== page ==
The Governmental Accounting Standards Board is implementing new rules that require governments, for the first time, to report unfunded pension liabilities on their 2015 balance sheets. This sticker shock should create new urgency for meaningful pension reform.
A recent study put the unfunded pension liability for all state and local governments at $4.7 trillion. For too long, pension fund officials and politicians have increased payouts and low-balled contributions. As a result, they now have insufficient funds to pay the promised benefits. Accounting gimmicks have hidden the true cost from the public, who are now on the hook to make up the difference between pension promises and assets.
Illinois and New York have unfunded pension debts north of $300 billion each, while New Jersey, Ohio and Texas exceed $200 billion apiece. But nowhere is the problem worse than in California, which accounts for $550 billion to $750 billion of the total, depending on the calculation.
The Golden State reveals the damage from long-term financial mismanagement of pension systems. For example, Ventura County’s pension costs have gone from $45 million in 2004 to $162 million in 2013. Overall from 2008 through 2012, California local governments’ pension spending increased 17 percent while tax revenue grew only 4 percent. As a result, a larger share of budgets goes to pensions, crowding out spending on core services such as police.
In San Jose, the police department budget increased nearly 50 percent from 2002 through 2012, yet staffing fell 20 percent. More money has been consumed by police pensions, leaving less money to hire and retain officers.
In Oakland, police officers were given the option in 2010 to contribute 9 percent of their salary into their pensions and save 80 police jobs, or keep paying nothing into their pensions and see 80 jobs eliminated. The police union voted to continue paying nothing. Now the department refuses to respond to 44 different crimes because of the staffing cutbacks. Any pension system that forces this trade-off is immoral by threatening life and property.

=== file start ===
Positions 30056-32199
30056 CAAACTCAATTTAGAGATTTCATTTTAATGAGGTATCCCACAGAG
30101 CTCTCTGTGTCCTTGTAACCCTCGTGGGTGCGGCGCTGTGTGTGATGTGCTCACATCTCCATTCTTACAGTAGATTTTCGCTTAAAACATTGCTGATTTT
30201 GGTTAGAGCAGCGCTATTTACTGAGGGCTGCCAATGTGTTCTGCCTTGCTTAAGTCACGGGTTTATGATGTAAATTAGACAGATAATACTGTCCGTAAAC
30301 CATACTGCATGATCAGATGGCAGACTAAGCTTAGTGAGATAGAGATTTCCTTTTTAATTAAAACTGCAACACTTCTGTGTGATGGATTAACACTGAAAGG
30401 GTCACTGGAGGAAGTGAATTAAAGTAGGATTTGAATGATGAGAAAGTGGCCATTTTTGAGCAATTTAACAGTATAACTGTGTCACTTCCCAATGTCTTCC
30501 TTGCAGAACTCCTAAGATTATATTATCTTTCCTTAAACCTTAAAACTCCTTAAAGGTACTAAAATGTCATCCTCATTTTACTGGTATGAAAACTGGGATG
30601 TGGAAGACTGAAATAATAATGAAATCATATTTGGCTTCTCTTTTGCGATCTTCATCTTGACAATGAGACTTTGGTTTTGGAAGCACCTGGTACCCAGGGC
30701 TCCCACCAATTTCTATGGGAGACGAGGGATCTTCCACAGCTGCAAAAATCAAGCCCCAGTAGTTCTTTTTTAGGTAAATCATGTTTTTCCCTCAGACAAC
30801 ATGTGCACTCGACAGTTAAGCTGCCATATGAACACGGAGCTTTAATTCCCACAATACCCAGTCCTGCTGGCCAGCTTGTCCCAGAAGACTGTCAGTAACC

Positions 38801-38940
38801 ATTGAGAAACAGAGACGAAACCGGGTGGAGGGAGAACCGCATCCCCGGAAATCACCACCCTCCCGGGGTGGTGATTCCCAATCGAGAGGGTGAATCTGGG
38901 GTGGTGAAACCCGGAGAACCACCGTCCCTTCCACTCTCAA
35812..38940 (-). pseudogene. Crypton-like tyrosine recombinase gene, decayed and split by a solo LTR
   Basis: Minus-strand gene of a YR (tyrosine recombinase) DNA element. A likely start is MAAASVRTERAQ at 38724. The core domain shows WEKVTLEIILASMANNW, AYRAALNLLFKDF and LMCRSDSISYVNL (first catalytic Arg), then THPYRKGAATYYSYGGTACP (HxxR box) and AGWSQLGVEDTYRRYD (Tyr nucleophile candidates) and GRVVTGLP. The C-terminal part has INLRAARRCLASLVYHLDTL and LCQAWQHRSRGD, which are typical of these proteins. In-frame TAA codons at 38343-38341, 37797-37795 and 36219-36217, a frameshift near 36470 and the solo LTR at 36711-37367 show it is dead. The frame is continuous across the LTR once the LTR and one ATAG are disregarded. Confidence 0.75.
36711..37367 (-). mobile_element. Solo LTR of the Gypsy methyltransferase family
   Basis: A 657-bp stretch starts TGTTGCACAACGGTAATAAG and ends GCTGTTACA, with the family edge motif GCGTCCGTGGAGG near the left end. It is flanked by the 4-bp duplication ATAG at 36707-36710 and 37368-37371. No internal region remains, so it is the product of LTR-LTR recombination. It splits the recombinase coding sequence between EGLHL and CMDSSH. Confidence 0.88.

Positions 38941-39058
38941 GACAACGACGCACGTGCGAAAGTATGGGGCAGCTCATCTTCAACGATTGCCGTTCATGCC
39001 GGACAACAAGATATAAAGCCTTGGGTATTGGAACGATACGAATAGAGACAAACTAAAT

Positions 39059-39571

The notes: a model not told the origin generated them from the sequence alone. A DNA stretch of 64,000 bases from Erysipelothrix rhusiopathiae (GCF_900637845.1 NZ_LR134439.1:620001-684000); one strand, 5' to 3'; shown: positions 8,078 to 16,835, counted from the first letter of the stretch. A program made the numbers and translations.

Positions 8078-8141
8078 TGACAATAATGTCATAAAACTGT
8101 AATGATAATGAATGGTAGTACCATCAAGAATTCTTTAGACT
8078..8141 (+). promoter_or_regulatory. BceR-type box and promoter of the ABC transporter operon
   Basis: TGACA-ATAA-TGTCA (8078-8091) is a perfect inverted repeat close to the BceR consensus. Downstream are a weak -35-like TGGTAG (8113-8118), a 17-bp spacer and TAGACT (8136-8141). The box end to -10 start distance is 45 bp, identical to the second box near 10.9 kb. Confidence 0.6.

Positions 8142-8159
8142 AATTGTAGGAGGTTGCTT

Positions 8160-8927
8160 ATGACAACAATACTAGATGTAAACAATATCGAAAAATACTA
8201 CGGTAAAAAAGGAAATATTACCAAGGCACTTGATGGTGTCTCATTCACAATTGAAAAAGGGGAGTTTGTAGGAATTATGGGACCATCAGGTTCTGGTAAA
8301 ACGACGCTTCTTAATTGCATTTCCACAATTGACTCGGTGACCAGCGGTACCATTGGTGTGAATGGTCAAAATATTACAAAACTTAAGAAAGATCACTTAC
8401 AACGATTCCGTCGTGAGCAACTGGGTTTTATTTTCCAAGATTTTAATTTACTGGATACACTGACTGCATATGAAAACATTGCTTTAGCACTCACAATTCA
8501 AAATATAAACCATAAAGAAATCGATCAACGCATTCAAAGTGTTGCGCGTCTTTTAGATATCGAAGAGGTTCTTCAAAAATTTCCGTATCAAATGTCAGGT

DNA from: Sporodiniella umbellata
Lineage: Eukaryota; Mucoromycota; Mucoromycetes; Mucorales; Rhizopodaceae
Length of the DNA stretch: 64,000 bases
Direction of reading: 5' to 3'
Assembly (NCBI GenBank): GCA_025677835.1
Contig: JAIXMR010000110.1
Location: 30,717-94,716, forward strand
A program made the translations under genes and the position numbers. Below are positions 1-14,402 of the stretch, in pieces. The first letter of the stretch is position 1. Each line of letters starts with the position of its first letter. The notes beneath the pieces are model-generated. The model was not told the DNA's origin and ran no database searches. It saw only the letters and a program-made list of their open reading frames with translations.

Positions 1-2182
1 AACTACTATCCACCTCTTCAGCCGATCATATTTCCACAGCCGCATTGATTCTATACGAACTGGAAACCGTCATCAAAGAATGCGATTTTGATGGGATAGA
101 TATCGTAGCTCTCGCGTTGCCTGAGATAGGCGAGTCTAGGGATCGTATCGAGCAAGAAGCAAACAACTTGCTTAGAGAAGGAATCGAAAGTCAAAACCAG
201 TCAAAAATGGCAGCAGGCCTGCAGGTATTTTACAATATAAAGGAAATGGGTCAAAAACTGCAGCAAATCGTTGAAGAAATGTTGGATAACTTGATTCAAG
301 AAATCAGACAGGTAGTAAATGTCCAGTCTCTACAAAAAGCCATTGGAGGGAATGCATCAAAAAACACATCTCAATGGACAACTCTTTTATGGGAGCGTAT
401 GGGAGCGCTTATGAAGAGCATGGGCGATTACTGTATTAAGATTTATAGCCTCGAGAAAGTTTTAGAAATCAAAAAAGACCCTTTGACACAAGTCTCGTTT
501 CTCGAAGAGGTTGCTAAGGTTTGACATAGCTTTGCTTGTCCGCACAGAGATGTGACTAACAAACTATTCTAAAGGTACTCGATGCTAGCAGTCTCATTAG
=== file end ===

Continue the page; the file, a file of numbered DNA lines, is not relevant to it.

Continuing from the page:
Skyrocketing pension costs also crowd out other quality-of-life services. Public libraries, parks and recreation centers are shortening their hours or closing. Potholes go unfilled, sidewalks unrepaired and trees untrimmed. A new pension rate hike for California’s local governments will cost the city of Sacramento $12 million more a year – the equivalent of cutting 34 police officers, 30 firefighters and 38 other employees.
California’s vested rights doctrine locks local governments into pension benefits for life on the day they hire an employee. They cannot modify pensions, forcing them to cut core services or declare bankruptcy, as happened in Vallejo, Stockton and San Bernardino.
Fortunately, it’s not too late to stop this death of communities by a thousand cuts. Former San Jose Mayor Chuck Reed is leading an effort to craft a statewide pension-reform ballot measure in 2016. One needed change is to give state and local governments the option of adjusting future pension benefits for all employees, including a switch to 401(k)-type plans, which are more affordable and always fully funded.
Swelling pension costs are like tapeworms, starving the public of municipal services. The new accounting rule will provide needed transparency, but action must follow.
Lawrence J. McQuillan is a senior fellow and director of the Center on Entrepreneurial Innovation at the Oakland-based Independent Institute.